Kain knew better. Gears was not a veterinarian by trade. But after Kain had been confined to this facility, Gears had one day announced that he had studied and achieved competency in the field of veterinary medicine, and asked to be assigned as Kain's personal physician. Administration had said yes.

It wasn't often that someone like Gears did something touching.

The golden retriever climbed carefully onto the low table. Gears began his examination: weight, measurements, a stethoscope to the heart and lungs. Taking pulse. Checking for swelling in lymph nodes. Palpitating the abdomen for tumors or abnormalities. Teeth and claws. Paws and limbs. "Slight deterioration in the hips," Gears murmured. "The glucosamine seems to be having an effect. Will try upping the dosage." He examined Kain's face closely. "A few more grey hairs around the muzzle."

"In other words, not too bad for a fifteen year-old dog, but pretty shitty for a thirty-five year-old man," Kain said.

"Indeed," Gears said calmly. He put down his stethoscope and picked up a scaling tool. "Some development of calculus around the gumline," he said. "Surprising."

"My tooth-brushing robot broke down. I've been using denti-sticks," Kain said.

"I'd suggest getting it repaired," Gears said. "In the meantime, I'll do a teeth cleaning."

It was a long and boring process as Gears carefully scraped the plaque build up along Kain's teeth. He was just finishing up with the molars when another figure entered. Kain wasn't surprised. He'd been expecting this visitor for a long time.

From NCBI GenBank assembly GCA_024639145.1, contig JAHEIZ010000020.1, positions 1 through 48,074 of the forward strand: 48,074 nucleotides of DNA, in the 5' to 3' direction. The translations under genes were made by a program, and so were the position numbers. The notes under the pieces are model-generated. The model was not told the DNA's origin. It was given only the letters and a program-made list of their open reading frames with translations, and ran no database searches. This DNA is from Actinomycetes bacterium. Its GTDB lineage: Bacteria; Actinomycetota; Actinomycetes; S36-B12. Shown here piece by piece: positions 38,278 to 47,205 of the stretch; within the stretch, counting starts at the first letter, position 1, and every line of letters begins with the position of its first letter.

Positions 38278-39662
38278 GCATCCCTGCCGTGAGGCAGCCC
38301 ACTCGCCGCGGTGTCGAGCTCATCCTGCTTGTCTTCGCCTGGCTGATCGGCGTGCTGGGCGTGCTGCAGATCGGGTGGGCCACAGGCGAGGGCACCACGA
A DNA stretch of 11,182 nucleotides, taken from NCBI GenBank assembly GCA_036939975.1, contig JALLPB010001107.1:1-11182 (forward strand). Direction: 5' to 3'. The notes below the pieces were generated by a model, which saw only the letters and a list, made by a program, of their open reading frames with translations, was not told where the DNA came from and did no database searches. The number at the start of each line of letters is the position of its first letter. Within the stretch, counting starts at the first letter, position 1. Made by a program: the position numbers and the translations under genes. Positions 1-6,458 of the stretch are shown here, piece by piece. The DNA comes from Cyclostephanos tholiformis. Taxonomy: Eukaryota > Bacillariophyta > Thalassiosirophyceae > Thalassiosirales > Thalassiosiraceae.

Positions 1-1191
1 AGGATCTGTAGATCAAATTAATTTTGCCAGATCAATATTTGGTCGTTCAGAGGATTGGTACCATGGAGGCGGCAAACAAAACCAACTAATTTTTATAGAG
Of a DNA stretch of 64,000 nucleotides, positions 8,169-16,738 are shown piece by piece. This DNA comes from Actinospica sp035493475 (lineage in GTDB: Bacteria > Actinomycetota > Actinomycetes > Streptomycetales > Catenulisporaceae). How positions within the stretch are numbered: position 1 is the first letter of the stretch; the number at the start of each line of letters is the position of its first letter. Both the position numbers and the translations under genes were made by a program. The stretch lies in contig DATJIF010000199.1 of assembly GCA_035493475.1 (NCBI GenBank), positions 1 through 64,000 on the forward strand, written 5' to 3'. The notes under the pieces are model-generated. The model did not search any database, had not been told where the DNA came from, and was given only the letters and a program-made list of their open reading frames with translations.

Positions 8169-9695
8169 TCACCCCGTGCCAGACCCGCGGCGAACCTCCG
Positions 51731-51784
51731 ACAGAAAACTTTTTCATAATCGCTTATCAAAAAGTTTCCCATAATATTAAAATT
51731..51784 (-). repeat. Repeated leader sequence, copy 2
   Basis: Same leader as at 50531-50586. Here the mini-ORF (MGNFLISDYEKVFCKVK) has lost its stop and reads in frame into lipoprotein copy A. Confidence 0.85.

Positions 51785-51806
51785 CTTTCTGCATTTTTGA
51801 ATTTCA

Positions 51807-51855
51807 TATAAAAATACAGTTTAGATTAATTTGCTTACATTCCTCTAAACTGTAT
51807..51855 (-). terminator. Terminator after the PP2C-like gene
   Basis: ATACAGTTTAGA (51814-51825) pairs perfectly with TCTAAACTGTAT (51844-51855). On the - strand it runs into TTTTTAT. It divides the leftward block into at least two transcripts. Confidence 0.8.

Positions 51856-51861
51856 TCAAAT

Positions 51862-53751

The intruder was a black woman of medium height in a pinstripe suit. Her hair was curly, and her mouth was smiling. "Professor Crow, I presume," she said. "Dr. Gears. I am O5-10."

"Nome you're ghnot," Kain said, his words mumbled around Gears' dental equipment.

The woman gave him an odd look.

"Thorry." He waited for Gears to extract his cleaning tools from his mouth. "But no. You don't smell like an O5. They all have… well. You don't smell like one."

"… good to know," the woman said. "You are, of course, correct. I am not, in fact, O5-10. I am, in truth, her decoy. I am called 'Salt.' This is, of course, classified at the highest level. I do not need to tell you the consequences if you breathe a word of this to anyone, I trust?"

"Affirm."

"Yeah, sure," Kain said.

"Excellent," Salt said. "In that case, I would like to direct you to begin research into the issue of the anomalous scent that surrounds members of the O5 Council. Provided, of course, that you can do so in between your other projects." She extended a large stack of papers to the golden retriever.

"Cog?" Kain asked.

"Of course." Dr. Gears picked up the stack of papers and helped Kain to arrange them into a machine that looked like a cross between a music stand and a microfiche reader. It hummed and crunched and whirred and then began to project images of the pages onto a screen big enough for his tired old dog's eyes to read them clearly.

It was all there. The Egg Walker. The Power Suit. The Sonic Pulse Cannon. The Heat-Seeking Atomic Disruptor. The Harmonic Dispersion Wand.

And one more.

Project Olympia. Its shuttering had been the biggest heartbreak of all.

Hot damn, Kain thought, his tail wagging unconsciously. We're back in business.